Has the 21 Savage Situation Changed the Public’s View of Immigration Policies? Photo:

There are many good study habits to pick up on, even if you’ve already adapted the “skill” of procrastination. Students can find a way around pushing things off if they put their mind to it. (Photo permission of Wikimedia Commons)

On Sunday, rapper Shéyaa Bin Abraham-Joseph, known as 21 Savage, was arrested by the U.S Immigration and Customs Enforcement under charges of overstaying his visa. Abraham-Joseph had previously made repetitive claims that he was born and raised in Atlanta, Georgia, keeping his true birthplace a secret. The subject of his arrest and the question of whether or not it was justified has sparked a debate on social media, on which citizens, politicians, and celebrities alike have shared their thoughts.

According to ICE, Abraham-Joseph came to the U.S. with his parents in July of 2005, when he was 12 years old. His visa expired in 2006, and his parents overstayed their working visa, leaving Abraham-Joseph a minor in the U.S. without legal status or control over his situation. 14 years later, Abraham-Joseph took advantage of his fame and influence on Americans and rapped on the Tonight Show about the immigrant conflict at U.S. border and the Flint, Michigan water crisis. Five days later, ICE arrested him for overstaying his visa.

The coincidental timing of 21’s arrest has definitely not gone unnoticed. Many people have expressed their suspicions on social media platforms such as Twitter. “‘water/People was innocent, couldn’t get lawyers.’ 5 days later he was arrested by ICE.  5 days later yet his Visa has been expired since 2005. I stand by @21savage and all immigrants. #Free21” wrote one person on Twitter.

Others have found the entire situation funny and have taken the opportunity to create an endless stream of memes depicting 21 Savage participating in stereotypical British activities, such as drinking tea. Many of these memes included famous 21 Savage lyrics reinterpreted to fit British stereotypes.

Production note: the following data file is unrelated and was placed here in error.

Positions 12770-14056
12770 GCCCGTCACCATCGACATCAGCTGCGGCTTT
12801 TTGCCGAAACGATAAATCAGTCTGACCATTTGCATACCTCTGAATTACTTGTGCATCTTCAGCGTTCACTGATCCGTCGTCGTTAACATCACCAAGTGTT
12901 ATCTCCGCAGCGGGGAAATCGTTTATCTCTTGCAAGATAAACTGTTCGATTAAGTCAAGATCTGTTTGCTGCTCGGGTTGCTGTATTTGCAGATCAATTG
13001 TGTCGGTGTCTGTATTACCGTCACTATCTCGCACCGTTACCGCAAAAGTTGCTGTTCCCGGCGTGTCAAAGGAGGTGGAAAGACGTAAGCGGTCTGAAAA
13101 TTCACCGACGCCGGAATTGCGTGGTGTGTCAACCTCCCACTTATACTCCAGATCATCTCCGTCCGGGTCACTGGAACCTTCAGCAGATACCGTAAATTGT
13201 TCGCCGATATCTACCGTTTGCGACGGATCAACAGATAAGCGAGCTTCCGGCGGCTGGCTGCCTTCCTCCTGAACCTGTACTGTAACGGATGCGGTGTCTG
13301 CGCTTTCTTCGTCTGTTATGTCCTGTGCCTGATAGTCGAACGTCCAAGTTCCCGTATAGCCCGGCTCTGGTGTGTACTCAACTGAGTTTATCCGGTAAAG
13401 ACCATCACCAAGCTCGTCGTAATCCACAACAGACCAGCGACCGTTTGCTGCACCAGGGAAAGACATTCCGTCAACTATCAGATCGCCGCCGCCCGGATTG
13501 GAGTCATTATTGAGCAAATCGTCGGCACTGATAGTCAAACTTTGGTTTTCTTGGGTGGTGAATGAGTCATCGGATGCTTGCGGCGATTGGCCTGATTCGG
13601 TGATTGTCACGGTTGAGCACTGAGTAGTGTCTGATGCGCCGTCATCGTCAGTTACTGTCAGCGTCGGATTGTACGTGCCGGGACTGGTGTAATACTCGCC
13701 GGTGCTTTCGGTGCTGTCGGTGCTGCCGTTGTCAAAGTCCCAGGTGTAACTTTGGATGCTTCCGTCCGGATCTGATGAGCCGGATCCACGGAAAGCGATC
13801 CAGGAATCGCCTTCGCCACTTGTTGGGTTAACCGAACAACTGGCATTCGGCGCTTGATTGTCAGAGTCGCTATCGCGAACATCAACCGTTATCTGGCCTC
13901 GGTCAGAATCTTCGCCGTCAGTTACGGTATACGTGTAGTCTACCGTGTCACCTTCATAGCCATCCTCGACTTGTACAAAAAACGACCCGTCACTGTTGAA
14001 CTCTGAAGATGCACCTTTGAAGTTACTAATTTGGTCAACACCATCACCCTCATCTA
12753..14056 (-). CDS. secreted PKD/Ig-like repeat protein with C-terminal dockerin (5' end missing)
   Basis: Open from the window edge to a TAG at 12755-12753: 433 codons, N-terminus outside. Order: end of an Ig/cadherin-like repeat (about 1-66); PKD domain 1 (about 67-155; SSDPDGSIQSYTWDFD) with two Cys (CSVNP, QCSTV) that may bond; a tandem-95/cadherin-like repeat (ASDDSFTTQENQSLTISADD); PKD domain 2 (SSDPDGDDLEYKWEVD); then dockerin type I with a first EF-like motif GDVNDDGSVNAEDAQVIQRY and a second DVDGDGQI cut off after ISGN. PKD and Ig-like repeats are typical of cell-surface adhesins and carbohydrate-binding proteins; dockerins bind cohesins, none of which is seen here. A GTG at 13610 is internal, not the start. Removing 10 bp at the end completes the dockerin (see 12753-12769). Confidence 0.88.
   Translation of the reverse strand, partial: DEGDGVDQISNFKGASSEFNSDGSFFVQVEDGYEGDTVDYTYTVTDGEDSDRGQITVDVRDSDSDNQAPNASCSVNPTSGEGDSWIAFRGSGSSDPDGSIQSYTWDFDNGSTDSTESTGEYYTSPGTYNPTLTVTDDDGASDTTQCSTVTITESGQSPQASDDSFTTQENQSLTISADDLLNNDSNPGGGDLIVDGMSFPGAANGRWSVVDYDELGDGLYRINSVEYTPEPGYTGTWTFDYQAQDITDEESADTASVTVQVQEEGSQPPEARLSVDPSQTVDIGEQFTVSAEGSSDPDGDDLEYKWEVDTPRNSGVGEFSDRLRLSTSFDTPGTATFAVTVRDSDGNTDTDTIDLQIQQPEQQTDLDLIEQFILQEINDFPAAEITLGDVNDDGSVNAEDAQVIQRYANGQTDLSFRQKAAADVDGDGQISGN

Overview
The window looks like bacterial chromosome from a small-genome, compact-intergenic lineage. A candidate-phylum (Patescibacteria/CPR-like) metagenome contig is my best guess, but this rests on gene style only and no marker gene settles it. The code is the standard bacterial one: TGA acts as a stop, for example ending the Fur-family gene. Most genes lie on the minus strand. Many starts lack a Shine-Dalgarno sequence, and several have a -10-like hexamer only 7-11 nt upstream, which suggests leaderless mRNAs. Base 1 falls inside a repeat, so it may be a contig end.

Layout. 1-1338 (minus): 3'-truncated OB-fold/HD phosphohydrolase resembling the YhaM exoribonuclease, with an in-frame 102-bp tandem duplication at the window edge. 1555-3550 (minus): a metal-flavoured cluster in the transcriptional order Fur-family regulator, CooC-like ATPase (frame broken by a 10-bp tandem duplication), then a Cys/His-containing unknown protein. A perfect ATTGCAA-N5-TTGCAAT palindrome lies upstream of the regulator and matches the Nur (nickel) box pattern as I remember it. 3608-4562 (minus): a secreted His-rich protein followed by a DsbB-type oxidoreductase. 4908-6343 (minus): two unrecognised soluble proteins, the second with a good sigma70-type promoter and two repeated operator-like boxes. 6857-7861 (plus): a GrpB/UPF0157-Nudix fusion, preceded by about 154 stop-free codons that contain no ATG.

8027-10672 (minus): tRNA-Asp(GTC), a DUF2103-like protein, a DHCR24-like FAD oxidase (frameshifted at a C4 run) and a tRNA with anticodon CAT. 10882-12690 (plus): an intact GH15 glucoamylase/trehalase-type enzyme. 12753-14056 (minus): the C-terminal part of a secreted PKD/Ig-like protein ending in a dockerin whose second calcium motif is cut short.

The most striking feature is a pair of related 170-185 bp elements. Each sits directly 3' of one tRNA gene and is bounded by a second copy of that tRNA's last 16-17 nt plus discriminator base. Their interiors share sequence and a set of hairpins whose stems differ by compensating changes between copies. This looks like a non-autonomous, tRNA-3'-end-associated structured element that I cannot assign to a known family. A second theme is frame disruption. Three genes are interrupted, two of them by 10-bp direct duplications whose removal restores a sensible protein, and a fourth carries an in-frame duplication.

“U.S. Immigration and Customs Enforcement arrested unlawfully present United Kingdom national Abraham-Joseph ‘during a targeted operation with federal and local law enforcement partners early Sunday,’” said Bryan Cox, U.S. Immigration & Customs Enforcement (ICE) spokesperson who also stated that the young rhymesmith is a convicted felon.

Abraham-Joseph’s legal team issued an official statement in response to Cox’s claims. According to Abraham-Joseph’s lawyers, the rapper had come to America at the age of seven. “He remained in the United States until 2005, when he departed for approximately one month to visit the United Kingdom. He returned to the United States under a valid H-4 visa on July 22, 2005.” According to the statement, Abraham-Joseph has no criminal charges under federal or state law. He is among the “Dreamers”— the almost 2 million U.S. residents who moved here as a child and had no control over their lack of legal status.

February 6, Shawn Carter, the renowned rapper known as Jay-Z, released a statement confirming his employment of attorney Alex Spiro to help Abraham-Joseph in his fight against the threat of deportation. Abraham-Joseph has remained in ICE custody since his arrest on Sunday. “The arrest and detention of 21 Savage is an absolute travesty, his U visa permit has been pending for 4 years,” wrote Carter. “In addition to being a successful recording artist, 21 deserves to be reunited with his children immediately, #Free21Savage.”

Abraham-Joseph’s arrest has undoubtedly brought attention to the topic of immigration and the growing number of “Dreamers” in the United States. Social justice groups such as Black Lives Matter, Undocublack, and Color of Change have participated in the #Free21Savage campaign, sympathizing with the engaged father of three whose life since first grade has been in America. Fans and haters alike will stay posted until more information surfaces.



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